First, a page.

Shakespeare's Globe Center--USA:
Center for Globe Research
Architectural information on the current reconstruction
Knowledge of timber-frame construction has never fully
died out in England but there are few experts in the field. The Globe was
lucky to find McCurdy & Co, who gained their expertise from years of
carefully dismantling 16th and 17th century timber-frame buildings in order
to reassemble them on other sites for preservation. But even their skills
have been tested by the complexity of the Globe joinery and a great deal
of time is spent in research.
New timber framing like that done for the new Globe usually
uses fresh cut, or green, wood. The pieces are fitted together and fastened
by inserting a wooden peg (see illustrations below). The wood shrinks as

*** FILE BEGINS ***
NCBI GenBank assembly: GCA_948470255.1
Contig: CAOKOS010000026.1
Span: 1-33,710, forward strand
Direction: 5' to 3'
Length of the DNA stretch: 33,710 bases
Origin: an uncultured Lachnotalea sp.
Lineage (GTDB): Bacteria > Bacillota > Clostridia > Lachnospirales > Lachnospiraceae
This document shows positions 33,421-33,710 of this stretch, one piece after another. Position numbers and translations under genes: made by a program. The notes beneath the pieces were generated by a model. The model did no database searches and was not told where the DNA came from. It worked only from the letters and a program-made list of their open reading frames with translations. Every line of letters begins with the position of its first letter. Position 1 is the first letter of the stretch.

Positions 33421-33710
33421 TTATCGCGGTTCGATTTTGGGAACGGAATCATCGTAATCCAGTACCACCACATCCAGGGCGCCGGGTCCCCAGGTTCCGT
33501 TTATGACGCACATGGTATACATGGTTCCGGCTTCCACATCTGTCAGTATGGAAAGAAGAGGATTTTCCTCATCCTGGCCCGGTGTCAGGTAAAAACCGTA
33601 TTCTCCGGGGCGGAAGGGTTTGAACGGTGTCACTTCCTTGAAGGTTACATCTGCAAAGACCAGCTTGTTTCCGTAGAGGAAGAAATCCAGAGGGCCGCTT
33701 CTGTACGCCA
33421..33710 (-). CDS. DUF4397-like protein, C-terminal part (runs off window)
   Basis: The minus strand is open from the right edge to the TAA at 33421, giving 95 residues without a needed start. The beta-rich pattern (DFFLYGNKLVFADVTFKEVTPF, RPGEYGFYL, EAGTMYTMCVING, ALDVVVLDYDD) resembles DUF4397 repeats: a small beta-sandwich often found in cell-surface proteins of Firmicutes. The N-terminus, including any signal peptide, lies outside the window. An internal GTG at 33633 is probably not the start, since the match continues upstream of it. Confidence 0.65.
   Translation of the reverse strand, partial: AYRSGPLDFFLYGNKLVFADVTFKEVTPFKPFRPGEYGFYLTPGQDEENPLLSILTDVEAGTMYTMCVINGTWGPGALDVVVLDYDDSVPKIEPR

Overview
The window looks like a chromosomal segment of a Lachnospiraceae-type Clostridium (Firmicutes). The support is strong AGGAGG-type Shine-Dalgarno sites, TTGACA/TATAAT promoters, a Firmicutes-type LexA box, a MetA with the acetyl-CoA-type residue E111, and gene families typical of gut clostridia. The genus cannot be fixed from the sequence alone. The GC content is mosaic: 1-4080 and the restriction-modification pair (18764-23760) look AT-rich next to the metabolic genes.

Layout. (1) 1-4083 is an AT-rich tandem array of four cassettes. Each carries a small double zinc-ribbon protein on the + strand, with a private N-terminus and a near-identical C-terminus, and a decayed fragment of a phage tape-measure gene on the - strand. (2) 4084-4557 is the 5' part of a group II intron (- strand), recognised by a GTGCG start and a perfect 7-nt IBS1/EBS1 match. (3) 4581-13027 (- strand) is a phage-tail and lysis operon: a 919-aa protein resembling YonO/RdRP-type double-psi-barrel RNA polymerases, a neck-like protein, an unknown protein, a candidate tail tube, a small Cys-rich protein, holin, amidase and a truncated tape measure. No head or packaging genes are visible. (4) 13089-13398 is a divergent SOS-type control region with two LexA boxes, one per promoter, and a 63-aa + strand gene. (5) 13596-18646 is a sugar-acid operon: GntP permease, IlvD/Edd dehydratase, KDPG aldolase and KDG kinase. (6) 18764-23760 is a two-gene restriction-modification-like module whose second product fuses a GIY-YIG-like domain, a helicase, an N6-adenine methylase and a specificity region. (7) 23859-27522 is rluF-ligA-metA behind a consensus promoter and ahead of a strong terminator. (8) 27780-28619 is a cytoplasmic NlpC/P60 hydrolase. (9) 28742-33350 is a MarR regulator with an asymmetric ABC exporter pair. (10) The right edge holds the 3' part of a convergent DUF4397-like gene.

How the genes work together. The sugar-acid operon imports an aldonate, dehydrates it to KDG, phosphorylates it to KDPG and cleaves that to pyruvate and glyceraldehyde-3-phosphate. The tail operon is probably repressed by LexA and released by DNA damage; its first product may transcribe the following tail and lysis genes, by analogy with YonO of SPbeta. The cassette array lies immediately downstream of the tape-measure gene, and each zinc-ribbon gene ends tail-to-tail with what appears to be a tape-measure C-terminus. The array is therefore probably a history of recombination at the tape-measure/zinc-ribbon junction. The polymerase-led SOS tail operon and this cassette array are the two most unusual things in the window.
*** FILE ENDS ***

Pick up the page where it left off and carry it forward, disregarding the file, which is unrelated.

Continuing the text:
it dries, making an amazingly strong and tight structure.
||Here's an example of a standard joint in the Globe reconstruction.
This one is up on top of the third gallery (the highest), forming part of
the roof line.|
|Here, a worker inserts wooden pegs into the structure. Once
in place, the pegs are sawed and sanded flush to the frame, resulting in
an extremely sturdy joint.
||This is a close up of the finished skeleton of the first two
|One of the first sections to be completed was this one in
April of 1995.
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updated on: 1 March 2002